Singapore Testing Ten Floating Solar Panel Systems (w/Video)

Singapore, located at the southern end of the Malay peninsular, is anxious to take advantage of the abundant sunshine it receives to make clean renewable solar power. But there’s a problem. The small nation-state does not have a lot of land available for solar farms. Instead, it is investigating the use of floating solar panels. In fact, once it has achieved its goals, it will boast the largest floating solar panel installation in the world.

Floating solar panels in Singapore

Singapore authorities have begun testing ten different solar panels systems to see which will be selected for the final project. When complete, it will cover all or parts of 17 reservoirs and other bodies of water. The testing is designed to do more than determine which panels are the most efficient. It is also looking to answer questions about what effect covering the surface of the water will have on evaporation, the temperature of the water, and the impact surface shading may have on the aquatic creatures who live in the water. Reducing evaporation is important to Singapore, which has a limited supply of fresh water for its citizens.

The Solar Energy Research Institute of Singapore will help in the evaluation of the different systems being used in the floating solar panels. The institute will work together with Singapore’s Economic Development Board and its Public Utilities Board, which is the primary agency behind the project. Total cost of the system is expected to be $11 million. Altogether, there are eight local and international entities participating in the floating solar panel project.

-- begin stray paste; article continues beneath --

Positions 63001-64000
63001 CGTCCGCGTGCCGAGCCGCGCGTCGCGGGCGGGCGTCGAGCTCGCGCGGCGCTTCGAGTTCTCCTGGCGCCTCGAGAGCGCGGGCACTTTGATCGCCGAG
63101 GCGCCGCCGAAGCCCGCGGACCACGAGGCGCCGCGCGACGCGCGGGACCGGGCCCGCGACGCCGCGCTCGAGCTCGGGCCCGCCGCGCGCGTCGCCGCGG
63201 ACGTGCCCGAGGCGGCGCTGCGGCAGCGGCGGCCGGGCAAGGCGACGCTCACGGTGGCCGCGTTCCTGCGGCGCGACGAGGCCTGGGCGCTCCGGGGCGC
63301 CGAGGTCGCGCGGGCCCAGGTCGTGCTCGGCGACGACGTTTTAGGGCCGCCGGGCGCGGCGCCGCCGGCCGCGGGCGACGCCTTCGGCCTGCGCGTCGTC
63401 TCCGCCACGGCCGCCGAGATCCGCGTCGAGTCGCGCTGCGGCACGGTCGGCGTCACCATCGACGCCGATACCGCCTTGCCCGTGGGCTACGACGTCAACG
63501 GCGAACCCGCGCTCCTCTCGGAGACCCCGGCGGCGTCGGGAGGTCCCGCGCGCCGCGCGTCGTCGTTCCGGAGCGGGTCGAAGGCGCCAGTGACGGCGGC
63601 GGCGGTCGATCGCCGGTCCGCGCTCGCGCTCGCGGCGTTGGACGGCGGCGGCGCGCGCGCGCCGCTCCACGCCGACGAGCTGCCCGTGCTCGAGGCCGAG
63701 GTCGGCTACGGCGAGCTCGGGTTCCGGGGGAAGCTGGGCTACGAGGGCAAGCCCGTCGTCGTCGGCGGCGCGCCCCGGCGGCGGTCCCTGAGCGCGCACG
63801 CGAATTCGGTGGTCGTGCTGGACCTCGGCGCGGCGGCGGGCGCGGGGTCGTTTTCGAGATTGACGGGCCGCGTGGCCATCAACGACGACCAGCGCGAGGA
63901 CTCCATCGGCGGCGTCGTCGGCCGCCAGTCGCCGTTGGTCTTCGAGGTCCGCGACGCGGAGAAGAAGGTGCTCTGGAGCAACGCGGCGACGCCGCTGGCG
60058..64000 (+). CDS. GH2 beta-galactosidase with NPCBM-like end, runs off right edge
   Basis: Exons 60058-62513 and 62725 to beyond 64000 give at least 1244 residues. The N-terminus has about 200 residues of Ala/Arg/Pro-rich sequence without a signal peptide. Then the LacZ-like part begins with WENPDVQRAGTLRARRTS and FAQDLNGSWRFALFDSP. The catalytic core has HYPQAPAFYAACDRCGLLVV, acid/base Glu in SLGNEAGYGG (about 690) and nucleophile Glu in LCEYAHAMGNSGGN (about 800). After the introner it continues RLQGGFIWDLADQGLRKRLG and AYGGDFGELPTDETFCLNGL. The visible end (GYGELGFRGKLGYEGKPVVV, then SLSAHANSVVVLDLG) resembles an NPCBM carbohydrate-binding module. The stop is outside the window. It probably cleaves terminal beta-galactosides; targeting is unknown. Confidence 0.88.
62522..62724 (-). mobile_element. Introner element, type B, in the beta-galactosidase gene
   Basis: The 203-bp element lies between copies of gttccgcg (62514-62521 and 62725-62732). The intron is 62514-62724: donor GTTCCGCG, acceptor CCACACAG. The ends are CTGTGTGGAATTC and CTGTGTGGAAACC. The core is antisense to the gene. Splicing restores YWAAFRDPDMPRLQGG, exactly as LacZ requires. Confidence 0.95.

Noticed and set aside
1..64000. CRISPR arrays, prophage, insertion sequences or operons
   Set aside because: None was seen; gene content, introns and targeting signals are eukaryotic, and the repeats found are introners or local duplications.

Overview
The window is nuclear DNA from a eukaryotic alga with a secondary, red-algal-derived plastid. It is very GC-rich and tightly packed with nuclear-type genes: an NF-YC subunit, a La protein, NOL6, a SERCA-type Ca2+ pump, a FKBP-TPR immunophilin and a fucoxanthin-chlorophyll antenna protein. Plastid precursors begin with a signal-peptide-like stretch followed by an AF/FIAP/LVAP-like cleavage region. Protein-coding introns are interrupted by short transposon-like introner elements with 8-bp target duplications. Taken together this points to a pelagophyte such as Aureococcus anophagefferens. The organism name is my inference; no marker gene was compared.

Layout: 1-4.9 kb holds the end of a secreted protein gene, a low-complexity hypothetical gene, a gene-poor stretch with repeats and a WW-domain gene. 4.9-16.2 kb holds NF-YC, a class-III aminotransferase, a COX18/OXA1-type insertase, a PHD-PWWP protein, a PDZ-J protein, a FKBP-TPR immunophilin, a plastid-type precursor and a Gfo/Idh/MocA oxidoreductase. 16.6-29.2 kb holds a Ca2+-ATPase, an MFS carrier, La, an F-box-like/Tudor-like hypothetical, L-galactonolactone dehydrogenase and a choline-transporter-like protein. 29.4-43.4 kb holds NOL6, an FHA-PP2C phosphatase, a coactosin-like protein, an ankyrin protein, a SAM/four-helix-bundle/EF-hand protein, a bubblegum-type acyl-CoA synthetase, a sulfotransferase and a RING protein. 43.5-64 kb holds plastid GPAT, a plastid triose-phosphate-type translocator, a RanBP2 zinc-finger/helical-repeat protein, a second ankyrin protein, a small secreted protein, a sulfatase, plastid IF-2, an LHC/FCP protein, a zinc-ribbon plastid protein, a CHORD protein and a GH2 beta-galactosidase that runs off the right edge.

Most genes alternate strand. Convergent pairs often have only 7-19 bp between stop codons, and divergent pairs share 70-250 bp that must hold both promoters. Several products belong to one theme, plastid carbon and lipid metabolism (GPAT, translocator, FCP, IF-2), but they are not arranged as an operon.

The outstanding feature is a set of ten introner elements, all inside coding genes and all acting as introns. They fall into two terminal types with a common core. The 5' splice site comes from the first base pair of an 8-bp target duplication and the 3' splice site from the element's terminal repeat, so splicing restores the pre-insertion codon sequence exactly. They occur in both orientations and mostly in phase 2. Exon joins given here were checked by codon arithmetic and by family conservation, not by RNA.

“Given our geography, solar photovoltaic systems are a key technology in Singapore’s efforts to harness renewable energy. Floating photovoltaic systems, those installed over our water bodies, not only help to overcome land constraints but also have the potential to reduce evaporative losses from our reservoirs,” says Masagos Zulkifli, the minister of Singapore’s Environment and Water Resources, as reported by Mental Floss.

Singapore is much known for being a leader in environmental policy. It is the first nation to promote the idea of covering the exterior of buildings with gardens and green walls. That idea has spread to many other parts of the world, including the United States.  Floating solar panel farms have been tried elsewhere but Singapore will take the idea to the next level as it seeks sustainable strategies to power its economy.

Source: iTech Post  Photo credit: YouTube

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writes about the interface between technology and sustainability from his home in Rhode Island. You can follow him on Google + and on Twitter.